Passion brings maximum rewards

Passion brings maximum rewards


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HIGH ACHIEVEMENT: Max Miegel, Murray Bridge, with Trent Mueller, Glenbrook, Murray Bridge, and cow Glenbrook Gracey 15.

HIGH ACHIEVEMENT: Max Miegel, Murray Bridge, with Trent Mueller, Glenbrook, Murray Bridge, and cow Glenbrook Gracey 15.

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MAX Miegel has always been passionate about agriculture, and this passion has pushed him to the top of the state.

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MAX Miegel has always been passionate about agriculture, and this passion has pushed him to the top of the state.

Seventeen-year-old Max, Murray Bridge, won the Department of Education and Child Development’s Trade Schools for the Future SA school-based apprentice of the year award, announced earlier this month.

He achieved this by working at a Murray Bridge dairy farm while still attending Urrbrae Agricultural High School.

Max is originally from Coonalpyn but, at a young age, moved to Murray Bridge, where his family had a small block of land, which helped develop his interest in the industry.

“We always had sheep, cows and tractors running about,” he said.

Max has dyslexia and said he “struggled” in school.

“School just wasn’t for me,” he said. “As soon as I heard I could do an apprenticeship through school, I started looking.”

In year 10 he began working one day a week with dairyfarmers Ian, Julie and Trent Mueller, Murray Bridge, which grew to two days in year 11 and three days a week this year, for year 12. He helps out with milking two days a week and spends the rest of his time doing general work on the farm – his big interest.

Through the apprenticeship, he is able to graduate with his SA Certificate of Education as well as a Certificate III in Agriculture.

Max said the school and his family has been supportive with his attempt to combine his schooling with his farm work, with extensions on school exercises during the busy times on the farm, such as haymaking or seeding, while his mother and grandmother assisted by scribing his written work.

“It is more workload but because I am so passionate about farming, I’m happy to do it,” he said.

As he nears the end of his school years, Max said he was already managing to work fulltime hours at the dairy while still attending school a few days a week.

He was nominated for the award by the Urrbrae apprenticeship coordinator Russell Atwell.

“When I got nominated I didn’t expect it to go as far as it did,” Max said.

“I was pretty well speechless on the stage and I’m never been speechless in my life – I can talk for days.”

He said going from “struggling through school” to being the best in the state was a shock. As well as the official title, Max also won the SA Training Awards people’s choice award, decided by public vote.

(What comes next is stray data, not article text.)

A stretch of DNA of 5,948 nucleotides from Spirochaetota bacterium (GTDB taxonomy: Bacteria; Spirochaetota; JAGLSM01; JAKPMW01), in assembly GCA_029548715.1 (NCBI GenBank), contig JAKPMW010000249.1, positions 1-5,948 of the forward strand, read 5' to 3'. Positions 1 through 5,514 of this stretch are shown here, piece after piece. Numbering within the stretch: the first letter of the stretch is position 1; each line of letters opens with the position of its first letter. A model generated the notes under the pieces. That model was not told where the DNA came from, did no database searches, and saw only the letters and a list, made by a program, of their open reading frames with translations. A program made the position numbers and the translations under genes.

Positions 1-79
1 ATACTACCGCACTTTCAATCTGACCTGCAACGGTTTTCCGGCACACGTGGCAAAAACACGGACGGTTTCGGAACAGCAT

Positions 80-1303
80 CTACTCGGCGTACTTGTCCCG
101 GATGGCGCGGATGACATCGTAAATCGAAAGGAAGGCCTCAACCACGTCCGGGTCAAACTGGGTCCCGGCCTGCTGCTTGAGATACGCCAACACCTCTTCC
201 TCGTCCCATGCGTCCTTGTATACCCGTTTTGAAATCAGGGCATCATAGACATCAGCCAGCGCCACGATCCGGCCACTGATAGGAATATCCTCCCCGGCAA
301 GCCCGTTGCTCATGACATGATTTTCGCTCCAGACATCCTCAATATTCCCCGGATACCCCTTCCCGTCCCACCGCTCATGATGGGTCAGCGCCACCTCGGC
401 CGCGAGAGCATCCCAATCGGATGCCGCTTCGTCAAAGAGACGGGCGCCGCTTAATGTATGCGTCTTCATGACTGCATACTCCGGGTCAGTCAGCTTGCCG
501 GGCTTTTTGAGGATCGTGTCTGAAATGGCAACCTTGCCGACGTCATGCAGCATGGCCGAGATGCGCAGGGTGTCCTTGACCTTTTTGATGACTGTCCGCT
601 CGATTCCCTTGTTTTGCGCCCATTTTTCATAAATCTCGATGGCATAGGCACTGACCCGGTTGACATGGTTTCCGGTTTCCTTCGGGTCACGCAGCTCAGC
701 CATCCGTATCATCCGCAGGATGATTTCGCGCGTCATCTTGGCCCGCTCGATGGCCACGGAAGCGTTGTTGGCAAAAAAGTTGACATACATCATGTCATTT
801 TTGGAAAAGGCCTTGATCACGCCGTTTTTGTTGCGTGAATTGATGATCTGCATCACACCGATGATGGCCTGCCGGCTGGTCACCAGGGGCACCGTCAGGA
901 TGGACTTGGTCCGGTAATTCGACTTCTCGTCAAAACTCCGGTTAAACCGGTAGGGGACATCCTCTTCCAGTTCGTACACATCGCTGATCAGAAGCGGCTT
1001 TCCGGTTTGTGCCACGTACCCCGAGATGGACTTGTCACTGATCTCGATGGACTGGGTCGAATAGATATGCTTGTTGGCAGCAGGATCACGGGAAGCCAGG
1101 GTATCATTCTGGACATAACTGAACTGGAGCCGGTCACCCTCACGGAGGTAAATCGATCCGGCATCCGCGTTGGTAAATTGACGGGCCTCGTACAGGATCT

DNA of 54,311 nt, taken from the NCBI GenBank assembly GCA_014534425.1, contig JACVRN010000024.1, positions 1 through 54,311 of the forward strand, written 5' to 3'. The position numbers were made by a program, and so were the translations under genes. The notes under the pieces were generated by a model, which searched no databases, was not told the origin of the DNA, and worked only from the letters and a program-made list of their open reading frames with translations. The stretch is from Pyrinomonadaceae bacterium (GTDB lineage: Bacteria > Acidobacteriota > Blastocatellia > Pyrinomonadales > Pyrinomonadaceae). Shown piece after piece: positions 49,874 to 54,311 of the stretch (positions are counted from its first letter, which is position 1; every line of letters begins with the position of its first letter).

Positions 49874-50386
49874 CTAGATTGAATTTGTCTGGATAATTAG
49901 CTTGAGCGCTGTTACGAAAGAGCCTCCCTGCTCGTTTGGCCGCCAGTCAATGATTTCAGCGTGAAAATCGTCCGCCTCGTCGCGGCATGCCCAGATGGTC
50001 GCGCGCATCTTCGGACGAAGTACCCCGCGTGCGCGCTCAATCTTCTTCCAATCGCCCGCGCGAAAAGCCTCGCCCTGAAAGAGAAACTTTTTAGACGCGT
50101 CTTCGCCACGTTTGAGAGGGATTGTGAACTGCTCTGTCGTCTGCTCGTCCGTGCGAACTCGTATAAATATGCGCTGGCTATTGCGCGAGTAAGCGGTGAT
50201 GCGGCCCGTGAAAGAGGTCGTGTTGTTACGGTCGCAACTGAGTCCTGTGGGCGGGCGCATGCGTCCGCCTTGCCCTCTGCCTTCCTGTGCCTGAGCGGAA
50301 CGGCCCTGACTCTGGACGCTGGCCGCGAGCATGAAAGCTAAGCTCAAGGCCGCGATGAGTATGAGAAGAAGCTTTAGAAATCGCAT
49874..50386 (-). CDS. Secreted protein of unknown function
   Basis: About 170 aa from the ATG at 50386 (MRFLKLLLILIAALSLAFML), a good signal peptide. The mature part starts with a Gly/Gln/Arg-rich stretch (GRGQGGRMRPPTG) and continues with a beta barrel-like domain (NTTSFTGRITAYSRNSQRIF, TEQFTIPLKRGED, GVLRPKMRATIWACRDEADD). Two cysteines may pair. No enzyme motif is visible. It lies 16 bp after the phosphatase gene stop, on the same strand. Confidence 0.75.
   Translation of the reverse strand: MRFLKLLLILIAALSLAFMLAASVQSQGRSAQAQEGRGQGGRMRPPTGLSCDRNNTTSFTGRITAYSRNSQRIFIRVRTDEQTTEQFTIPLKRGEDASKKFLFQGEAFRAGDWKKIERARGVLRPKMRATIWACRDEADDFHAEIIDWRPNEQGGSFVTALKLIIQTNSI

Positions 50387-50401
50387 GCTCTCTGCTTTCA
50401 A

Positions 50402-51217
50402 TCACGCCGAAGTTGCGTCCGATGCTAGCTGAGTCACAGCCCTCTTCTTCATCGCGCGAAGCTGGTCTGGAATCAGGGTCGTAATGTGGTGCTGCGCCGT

His next heads to Canberra in November to compete for the national title.

“People say if you put your mind to it, you can do anything, and this is proof,” he said.

Max makes move forward with plan for future

ALONGSIDE his school and farm work, Max Miegel, Murray Bridge, has been busy.

Set to graduate at the end of this year, the year 12 student is already thinking about his next career opportunities.

He has invested prizemoney from his SA Training Awards people’s choice and school-based apprentice of the year wins into his newest venture.

“I love farming so much, I bought my own mower and I’ll do some contract haymaking,” he said.

Max has also got his own side business, supplying lamb to a Murray Bridge butcher.

“I go to the Mount Pleasant and Murray Bridge markets to buy lambs to fatten up,” he said.

Max has also started his own Illawarra stud – Lindsay View Illawarras – with two dairy heifers and a cow and he has plans to introduce more cow families, alongside his Gracey, Duchess and Scarlett family cows.

He has been actively involved in showing cattle – with Glenbrook Duchess 84 and Glenbrook Gracey 15 at this year’s Mount Pleasant show and two-year-old Duchess 84 in the competition ring at this year’s Royal Adelaide Show.

“I like the showing of cows, and the social side,” he said.

His plans for the future include continuing working for the Muellers as well as building his businesses and potentially even investing in some property.

“I want to take a loan out when I turn 18 so I can lease some land and hopefully buy my own land in the next few years,” he said.

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